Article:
Beginning today at Dancers’ Studio West, Liquid Meld Theatre presents the Calgary première of a short play that takes its cue from the empty pizza boxes and dirty dishes piling up in the apartment of two young guys oblivious to the, uh, growing implications of their shared mess, wrote the Calgary Herald March 10.
The play is Excess Unwanted Growth, by Calgary-raised playwright [and York grad student] David Owen.
Owen says his inspiration for the piece came years ago from an ex-roommate. "There’s a line in the play that he actually said, ‘Why don’t we just buy paper plates, and then we never have to do dishes again.’ So based on that, I thought of a really crazy premise: What if the dishes got so bad that the stuff growing on them came together and became ‘sentient’…?"
The 40-year-old playwright says the idea for Excess Unwanted Growth "bubbled around in my mind for about a year" before he turned it into a one-act comedy at a single go during a weekend writers’ retreat in a cabin near Edmonton. "I fixed maybe three spelling mistakes and it’s really the same script that’s been done in seven productions." (The play premiered at the 2003 Summerworks Festival in Toronto).
Owen is currently studying for his doctorate at Toronto’s York University [theatre studies].
His thesis subject? Well, it has to do with the increasing theatrical sophistication of video games. "What I’m seeing happening in a lot of game writing (think Fable, Fallout, or Dragon Age, for example) is that there’s a lot of parallels to stuff that has been done in theatre, but nobody is really making that connection."
Message to Ron Wilson: Don’t publicly shame your players
If [Toronto Maple Leafs coach] Ron Wilson had an MBA, he may have given the Leafs clearer directions on how to pick up two points on Tuesday, instead of berating his top lines for losing a winnable game, wrote the Toronto Star March 10.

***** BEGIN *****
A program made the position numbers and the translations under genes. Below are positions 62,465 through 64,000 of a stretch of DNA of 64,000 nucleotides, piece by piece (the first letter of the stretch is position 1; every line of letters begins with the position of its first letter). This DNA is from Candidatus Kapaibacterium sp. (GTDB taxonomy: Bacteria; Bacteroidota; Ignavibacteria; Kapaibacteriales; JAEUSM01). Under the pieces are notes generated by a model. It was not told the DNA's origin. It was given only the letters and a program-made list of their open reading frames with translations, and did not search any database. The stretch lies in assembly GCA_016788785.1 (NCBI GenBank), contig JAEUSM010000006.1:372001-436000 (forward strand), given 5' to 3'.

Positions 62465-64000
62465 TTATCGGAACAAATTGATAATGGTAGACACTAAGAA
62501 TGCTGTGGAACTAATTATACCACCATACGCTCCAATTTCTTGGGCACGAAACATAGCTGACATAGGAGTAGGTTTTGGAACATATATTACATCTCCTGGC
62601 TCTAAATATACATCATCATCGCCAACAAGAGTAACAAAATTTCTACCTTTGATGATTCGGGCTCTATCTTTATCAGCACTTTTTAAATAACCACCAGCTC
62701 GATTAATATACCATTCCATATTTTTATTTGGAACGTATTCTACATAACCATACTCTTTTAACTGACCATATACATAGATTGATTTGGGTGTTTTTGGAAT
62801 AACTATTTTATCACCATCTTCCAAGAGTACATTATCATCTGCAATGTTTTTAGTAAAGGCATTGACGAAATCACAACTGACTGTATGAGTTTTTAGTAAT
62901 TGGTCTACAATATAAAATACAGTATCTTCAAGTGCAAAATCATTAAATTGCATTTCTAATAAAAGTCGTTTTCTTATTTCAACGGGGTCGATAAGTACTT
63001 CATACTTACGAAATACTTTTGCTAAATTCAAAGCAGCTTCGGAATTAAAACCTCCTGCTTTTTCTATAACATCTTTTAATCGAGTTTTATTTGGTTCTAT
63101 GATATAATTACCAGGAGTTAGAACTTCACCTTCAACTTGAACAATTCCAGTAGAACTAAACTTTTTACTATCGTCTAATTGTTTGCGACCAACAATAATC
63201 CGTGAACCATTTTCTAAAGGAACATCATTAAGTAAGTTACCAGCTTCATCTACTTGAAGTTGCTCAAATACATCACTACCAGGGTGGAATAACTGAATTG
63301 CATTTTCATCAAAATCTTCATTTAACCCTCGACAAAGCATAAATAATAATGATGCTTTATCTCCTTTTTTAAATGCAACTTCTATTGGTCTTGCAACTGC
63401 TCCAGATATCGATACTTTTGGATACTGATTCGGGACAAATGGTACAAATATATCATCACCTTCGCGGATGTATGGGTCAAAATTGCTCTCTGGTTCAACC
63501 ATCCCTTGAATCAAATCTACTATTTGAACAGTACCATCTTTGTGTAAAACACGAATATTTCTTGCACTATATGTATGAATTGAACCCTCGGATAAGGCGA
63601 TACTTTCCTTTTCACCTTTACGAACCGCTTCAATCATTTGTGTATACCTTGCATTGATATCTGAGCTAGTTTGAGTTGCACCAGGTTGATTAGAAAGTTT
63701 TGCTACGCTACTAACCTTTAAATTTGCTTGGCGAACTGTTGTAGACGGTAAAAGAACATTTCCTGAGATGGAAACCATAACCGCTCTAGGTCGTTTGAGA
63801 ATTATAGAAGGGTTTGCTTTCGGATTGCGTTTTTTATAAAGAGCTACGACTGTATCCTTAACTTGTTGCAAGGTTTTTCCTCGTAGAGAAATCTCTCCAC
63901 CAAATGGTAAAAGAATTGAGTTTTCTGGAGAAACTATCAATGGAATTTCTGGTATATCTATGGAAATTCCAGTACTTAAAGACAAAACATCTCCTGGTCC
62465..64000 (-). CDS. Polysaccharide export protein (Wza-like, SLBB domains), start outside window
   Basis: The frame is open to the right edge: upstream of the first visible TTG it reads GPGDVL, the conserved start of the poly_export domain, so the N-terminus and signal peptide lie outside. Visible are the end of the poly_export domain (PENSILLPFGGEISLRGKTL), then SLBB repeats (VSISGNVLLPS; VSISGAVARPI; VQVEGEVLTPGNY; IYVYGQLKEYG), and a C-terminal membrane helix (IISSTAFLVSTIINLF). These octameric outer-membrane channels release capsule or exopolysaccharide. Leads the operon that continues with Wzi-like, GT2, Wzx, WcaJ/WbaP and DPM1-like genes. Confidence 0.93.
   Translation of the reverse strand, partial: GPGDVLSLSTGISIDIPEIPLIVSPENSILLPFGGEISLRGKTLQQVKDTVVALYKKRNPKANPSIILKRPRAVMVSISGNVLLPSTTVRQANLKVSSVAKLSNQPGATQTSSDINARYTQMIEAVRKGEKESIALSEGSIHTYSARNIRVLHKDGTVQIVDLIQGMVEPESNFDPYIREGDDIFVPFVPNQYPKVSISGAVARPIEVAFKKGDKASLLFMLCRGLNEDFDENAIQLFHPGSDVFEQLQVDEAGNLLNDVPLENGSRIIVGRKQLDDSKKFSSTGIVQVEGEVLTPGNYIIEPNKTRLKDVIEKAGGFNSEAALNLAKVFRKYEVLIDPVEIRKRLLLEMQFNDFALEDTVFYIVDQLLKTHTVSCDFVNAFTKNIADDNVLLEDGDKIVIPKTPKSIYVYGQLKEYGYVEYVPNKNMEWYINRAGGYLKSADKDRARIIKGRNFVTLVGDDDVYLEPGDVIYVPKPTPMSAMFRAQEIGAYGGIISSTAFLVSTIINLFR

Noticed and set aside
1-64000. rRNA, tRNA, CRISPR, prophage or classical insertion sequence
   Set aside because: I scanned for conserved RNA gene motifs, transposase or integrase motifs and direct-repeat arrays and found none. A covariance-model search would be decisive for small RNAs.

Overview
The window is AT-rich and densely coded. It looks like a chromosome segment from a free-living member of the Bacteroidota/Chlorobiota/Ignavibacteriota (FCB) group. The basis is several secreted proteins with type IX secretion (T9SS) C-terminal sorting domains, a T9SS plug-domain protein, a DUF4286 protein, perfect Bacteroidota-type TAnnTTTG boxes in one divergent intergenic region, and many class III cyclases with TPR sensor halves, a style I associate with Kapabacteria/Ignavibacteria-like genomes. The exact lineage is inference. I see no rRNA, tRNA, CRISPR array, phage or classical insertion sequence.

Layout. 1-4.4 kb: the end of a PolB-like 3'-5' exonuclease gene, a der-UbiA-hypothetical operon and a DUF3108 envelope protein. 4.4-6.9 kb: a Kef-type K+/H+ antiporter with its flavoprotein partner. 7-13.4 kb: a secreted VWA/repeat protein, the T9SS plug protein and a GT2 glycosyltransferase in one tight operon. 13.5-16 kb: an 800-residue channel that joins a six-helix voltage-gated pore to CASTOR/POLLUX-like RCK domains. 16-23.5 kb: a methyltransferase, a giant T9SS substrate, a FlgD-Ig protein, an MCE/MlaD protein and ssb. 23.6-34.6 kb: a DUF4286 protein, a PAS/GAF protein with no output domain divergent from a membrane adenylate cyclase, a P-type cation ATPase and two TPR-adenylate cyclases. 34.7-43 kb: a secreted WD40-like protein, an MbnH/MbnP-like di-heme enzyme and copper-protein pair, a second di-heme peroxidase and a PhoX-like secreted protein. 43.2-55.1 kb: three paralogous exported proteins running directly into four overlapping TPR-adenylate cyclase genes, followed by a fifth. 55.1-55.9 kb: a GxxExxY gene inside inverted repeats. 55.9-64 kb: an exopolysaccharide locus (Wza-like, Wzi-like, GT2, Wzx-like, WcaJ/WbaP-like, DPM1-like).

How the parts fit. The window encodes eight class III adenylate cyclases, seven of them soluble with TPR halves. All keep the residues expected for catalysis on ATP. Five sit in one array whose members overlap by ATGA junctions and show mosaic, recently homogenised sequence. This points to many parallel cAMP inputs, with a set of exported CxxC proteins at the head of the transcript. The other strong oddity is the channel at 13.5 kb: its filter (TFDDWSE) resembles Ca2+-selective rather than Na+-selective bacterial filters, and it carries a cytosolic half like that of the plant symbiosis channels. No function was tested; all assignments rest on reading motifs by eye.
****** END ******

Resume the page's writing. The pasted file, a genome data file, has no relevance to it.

After all, management experts say, there’s no clear advantage for a leader who unleashes a public shaming – even in the unique world of sports where teams perform and are judged by an audience.
Positive messages could boost morale and propel the Leafs toward a much-needed win as the team competes for a playoff spot, management experts say.
The opposite could demoralize players and fuel poor performance, said Chris Bell, a professor at the Schulich School of Business at York University. “You want to be realistic about what’s happening, but I think you can be realistic without making it difficult for that person to find their way out of a dark place,” Bell said. “If people are already down and you’re slugging away at them, to some extent, you’re communicating that it’s their fault. You want to be able to communicate a path or a way out of the problem.”
Gold report cites Schulich prof’s opinion on prices
Spot metals dealings started the midweek session with decent gains across the board, wrote Australia’s International Business Times online March 10, in a story about gold prices.
A…less-than-uber-bullish opinion comes from Pauline Shum, professor of finance in the Schulich School of Business at York University. Shum cautions that "it is unrealistic to expect gold to repeat its performance [of the last decade] in the next 10 years."
Anne Lindsay’s strings captured hearts
Anne Lindsay visited Amazing Coffee this weekend to engage an audience of 70 with her eclectic violin/fiddle style, wrote Stirling EMC March 10. Her performance enhanced with eye contact, smiles, stories and body language was embraced. The concert was "intimately raw," says Lindsay, a description she uses when playing more intimate acoustic venues.
Having grown up with elder sisters and their piano lessons, her mother would placate her youngest child’s desire by taking her into the "pot and pans" cupboard and giving her a wooden spoon. Ironically, she is the only girl who pursued music as a career. She is a graduate of York University [BFA Spec. Hons. ’82], the Royal Conservatory of Music, Toronto, and the Banff Centre, Alberta.